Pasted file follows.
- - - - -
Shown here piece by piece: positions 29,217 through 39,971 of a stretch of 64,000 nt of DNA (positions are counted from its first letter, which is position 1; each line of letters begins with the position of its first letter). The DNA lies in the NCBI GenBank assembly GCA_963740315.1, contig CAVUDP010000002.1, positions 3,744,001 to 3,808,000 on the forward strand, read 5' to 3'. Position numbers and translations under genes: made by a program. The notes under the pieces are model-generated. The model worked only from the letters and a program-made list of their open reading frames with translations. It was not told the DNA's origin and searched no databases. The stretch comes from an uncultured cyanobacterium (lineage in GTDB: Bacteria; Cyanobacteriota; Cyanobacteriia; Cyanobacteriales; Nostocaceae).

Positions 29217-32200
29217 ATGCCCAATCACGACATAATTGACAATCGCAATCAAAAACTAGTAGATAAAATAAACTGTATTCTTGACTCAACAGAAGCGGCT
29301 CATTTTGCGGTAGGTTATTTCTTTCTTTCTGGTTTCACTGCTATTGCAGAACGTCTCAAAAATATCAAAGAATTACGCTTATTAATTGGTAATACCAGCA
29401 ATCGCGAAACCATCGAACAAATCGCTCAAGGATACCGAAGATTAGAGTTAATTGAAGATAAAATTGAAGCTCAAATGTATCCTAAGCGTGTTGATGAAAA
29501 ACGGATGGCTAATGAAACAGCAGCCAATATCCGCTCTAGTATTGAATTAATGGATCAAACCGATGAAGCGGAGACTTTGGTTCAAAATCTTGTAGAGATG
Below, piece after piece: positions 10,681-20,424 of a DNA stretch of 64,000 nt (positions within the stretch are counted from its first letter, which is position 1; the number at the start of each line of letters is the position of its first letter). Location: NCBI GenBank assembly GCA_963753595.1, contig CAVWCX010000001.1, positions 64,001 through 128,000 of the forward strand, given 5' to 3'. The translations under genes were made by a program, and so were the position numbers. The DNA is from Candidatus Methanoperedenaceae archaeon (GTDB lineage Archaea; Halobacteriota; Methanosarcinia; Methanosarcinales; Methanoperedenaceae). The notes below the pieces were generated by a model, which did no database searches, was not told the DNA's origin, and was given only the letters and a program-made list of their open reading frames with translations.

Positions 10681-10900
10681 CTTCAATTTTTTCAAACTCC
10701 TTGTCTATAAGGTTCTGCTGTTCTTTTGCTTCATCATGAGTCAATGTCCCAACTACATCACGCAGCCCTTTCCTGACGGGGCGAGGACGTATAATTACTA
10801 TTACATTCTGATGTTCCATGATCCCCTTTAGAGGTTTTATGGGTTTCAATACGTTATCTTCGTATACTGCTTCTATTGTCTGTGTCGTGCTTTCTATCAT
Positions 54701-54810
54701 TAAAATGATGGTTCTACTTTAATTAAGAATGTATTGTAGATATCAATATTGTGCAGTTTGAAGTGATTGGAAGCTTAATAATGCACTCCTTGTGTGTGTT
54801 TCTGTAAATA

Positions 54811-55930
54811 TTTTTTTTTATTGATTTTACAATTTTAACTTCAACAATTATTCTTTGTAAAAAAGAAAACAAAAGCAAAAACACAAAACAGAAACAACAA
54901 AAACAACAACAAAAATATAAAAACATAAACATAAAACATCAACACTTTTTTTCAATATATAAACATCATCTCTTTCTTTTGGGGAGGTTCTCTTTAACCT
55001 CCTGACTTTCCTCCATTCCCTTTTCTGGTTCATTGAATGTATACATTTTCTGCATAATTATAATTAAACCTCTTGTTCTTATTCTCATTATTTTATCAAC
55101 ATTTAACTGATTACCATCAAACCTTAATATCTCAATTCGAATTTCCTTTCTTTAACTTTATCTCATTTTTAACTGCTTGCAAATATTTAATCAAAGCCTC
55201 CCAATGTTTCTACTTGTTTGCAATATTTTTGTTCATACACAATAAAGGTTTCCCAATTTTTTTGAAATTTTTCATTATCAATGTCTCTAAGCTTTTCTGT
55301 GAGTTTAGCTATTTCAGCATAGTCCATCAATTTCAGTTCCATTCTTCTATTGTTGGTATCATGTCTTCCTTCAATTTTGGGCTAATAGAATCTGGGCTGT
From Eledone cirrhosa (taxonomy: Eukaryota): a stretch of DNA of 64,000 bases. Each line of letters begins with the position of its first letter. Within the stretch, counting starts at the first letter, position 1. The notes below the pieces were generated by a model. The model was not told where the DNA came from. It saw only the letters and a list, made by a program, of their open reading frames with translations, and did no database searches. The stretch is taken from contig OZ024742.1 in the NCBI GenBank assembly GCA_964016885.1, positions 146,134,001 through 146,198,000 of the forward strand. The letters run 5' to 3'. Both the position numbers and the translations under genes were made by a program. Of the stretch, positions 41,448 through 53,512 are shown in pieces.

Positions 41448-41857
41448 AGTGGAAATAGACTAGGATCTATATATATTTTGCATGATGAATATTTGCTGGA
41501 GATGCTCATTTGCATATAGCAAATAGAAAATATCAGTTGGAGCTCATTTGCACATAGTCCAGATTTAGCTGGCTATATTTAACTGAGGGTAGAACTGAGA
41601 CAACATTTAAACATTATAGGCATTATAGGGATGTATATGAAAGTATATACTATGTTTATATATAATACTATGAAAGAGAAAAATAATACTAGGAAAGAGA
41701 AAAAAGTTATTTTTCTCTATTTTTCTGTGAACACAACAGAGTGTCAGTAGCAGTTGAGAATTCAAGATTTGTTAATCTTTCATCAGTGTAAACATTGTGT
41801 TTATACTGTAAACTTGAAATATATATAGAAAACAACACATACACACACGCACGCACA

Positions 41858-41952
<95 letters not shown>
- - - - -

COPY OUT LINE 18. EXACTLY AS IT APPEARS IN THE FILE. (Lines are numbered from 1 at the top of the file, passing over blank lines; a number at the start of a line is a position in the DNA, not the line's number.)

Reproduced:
55001 CCTGACTTTCCTCCATTCCCTTTTCTGGTTCATTGAATGTATACATTTTCTGCATAATTATAATTAAACCTCTTGTTCTTATTCTCATTATTTTATCAAC